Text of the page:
I'm starting my series of talks about Finistere on Brittany Ferries with the Parish Closes. This phenomenon of mainly the 16th and 17th centuries plays out the arrival of Renaissance architecture against the background of Flamboyant Gothic so popular in Brittany. But this is much more than an architectural topic, one that needs to be set in a religious, social and commercial context to be truly accessible to visitors, especially those who have no connection with Catholicism to draw on. I have often watched and listened to British visitors to Guimiliau or Pleyben puzzling over what it all means and going away not much the wiser because of the paucity of explanations.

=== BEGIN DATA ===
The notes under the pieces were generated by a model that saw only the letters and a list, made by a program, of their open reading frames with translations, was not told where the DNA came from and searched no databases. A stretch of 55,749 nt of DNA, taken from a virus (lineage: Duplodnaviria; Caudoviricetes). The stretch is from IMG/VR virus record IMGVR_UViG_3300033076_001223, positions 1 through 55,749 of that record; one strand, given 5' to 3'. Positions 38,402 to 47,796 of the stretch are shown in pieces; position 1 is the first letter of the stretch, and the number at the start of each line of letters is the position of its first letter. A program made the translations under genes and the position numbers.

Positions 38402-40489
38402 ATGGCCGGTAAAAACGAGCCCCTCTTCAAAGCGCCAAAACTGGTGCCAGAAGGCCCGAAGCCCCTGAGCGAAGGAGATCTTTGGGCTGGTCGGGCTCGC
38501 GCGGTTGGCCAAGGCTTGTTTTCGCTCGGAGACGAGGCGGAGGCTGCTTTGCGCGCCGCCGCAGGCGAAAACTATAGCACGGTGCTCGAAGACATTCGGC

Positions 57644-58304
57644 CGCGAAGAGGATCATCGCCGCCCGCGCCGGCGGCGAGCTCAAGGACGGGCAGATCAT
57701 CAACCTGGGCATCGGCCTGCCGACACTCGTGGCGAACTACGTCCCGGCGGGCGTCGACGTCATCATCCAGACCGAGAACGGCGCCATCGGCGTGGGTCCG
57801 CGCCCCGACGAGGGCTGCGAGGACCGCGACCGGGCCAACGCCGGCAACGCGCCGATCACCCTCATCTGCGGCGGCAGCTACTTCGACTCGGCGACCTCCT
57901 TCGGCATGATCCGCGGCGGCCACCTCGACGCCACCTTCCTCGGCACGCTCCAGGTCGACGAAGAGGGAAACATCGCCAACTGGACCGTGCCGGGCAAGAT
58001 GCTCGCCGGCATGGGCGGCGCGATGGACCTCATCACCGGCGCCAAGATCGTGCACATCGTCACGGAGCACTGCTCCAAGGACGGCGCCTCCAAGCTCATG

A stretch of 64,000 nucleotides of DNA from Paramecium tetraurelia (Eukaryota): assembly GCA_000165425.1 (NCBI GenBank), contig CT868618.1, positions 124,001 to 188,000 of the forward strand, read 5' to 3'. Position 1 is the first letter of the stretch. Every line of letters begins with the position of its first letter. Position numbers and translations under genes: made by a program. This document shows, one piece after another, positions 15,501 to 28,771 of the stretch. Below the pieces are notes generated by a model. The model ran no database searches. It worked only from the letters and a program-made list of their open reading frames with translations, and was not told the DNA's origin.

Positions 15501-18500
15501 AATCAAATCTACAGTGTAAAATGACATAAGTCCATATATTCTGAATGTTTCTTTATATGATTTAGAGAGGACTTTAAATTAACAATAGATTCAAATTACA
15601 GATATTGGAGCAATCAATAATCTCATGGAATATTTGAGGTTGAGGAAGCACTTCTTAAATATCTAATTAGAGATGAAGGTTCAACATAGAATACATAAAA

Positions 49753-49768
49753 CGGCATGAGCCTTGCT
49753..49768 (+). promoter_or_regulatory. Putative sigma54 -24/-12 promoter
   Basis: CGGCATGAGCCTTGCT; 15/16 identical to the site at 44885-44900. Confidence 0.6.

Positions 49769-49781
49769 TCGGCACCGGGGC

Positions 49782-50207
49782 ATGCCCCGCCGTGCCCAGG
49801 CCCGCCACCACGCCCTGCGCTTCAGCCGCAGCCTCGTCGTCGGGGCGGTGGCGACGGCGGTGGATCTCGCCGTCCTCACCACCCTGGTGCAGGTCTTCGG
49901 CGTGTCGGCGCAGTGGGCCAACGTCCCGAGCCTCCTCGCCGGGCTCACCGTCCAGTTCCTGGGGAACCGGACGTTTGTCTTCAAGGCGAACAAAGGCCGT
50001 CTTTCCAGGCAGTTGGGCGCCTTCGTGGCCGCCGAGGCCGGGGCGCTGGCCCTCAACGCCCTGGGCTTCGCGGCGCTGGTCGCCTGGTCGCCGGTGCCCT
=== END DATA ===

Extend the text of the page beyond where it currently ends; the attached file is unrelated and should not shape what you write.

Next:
And nowhere is attention drawn to the fun details - the rector used as a model for the devil, a Green Man holding legs of cattle in his mouth rather than foliage and sensuous sirens ... It's also hard to convey a sense of the colour, noise and bustle of these places in their heyday from the dour greyness under current Breton skies. Legend says that Shakespeare's father attended the markets at La Martyre, which has perhaps the earliest close of all from the 15th century. It was certainly the linen trade with England, Spain and Holland that funded these lavish ensembles, in much the same way as the wool churches of the Cotswolds or East Anglia in England.I hope that I can shed some useful light. Just by knowing the basics of each element of the ensemble and the usual sculptural subjects, the visitor has an easy pattern to use as the basis of comparison between sites - something I know from experience that people enjoy. Instead of describing the contents of a particular house, isn't it better to tell people roughly what to expect in any house and then give them the key to go and explore for themselves?